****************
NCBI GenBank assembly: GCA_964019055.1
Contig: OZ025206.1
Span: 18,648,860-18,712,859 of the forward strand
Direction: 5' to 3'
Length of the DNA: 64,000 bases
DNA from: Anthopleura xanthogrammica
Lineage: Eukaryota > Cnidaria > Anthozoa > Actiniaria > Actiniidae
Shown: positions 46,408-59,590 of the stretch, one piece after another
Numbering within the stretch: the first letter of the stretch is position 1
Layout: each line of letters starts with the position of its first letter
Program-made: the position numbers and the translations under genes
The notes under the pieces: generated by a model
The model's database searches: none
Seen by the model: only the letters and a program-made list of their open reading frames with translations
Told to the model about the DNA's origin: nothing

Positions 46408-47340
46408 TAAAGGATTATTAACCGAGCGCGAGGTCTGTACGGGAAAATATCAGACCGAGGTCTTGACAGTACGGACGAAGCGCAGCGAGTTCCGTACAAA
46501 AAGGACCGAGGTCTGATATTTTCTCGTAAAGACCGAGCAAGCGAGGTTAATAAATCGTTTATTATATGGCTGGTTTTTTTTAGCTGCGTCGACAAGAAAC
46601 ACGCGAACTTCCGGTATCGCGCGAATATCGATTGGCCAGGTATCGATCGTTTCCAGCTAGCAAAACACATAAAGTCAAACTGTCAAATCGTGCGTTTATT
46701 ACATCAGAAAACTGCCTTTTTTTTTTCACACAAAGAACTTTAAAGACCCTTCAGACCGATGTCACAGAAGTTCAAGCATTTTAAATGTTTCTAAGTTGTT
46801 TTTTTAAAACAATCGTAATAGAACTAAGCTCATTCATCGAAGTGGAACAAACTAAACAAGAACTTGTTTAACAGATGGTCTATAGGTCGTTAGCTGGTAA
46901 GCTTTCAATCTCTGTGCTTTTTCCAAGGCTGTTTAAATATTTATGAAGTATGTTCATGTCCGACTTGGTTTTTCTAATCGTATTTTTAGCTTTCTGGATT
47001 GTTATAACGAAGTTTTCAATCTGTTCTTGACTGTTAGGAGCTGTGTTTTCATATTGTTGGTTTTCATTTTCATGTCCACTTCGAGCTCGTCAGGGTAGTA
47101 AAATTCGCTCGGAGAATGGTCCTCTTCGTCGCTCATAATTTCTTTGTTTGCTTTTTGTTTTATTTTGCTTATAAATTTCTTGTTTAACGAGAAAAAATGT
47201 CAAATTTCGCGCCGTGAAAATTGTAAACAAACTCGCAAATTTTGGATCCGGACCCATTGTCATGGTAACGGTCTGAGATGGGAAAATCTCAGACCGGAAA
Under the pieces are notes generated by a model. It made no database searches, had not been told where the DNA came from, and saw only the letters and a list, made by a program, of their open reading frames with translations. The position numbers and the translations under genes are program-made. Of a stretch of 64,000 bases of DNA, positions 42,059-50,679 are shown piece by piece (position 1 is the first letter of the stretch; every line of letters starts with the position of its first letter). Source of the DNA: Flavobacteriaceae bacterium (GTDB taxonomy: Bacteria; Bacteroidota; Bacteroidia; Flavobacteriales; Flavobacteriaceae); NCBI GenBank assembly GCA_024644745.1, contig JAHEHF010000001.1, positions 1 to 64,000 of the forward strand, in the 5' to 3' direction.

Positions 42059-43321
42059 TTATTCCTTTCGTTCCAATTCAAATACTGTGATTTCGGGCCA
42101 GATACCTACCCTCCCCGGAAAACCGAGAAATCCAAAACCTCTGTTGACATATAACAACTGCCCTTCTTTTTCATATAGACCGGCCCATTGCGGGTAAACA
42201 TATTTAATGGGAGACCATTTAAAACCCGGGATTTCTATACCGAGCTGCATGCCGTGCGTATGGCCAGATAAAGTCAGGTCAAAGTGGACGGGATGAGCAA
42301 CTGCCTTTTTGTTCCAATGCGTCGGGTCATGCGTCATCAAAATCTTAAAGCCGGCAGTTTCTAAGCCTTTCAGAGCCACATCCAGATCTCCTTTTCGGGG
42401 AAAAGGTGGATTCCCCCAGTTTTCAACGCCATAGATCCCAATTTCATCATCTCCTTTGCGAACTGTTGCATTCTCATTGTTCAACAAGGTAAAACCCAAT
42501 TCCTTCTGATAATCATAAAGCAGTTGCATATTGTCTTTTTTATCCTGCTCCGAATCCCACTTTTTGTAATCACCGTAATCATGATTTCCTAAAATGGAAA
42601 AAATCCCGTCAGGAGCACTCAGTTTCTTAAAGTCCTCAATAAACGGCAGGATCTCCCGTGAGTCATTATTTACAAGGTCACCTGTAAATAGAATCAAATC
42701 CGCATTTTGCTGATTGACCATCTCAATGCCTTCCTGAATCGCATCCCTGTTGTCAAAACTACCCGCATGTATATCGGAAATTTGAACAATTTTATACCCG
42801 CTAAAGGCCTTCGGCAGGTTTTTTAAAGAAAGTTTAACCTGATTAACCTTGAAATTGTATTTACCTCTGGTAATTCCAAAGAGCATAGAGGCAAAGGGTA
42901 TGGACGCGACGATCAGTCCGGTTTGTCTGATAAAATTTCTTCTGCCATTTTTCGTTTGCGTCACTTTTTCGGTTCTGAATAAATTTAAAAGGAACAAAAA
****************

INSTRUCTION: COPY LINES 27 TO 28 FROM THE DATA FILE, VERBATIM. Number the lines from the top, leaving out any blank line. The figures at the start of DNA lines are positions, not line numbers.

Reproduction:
Positions 42059-43321
42059 TTATTCCTTTCGTTCCAATTCAAATACTGTGATTTCGGGCCA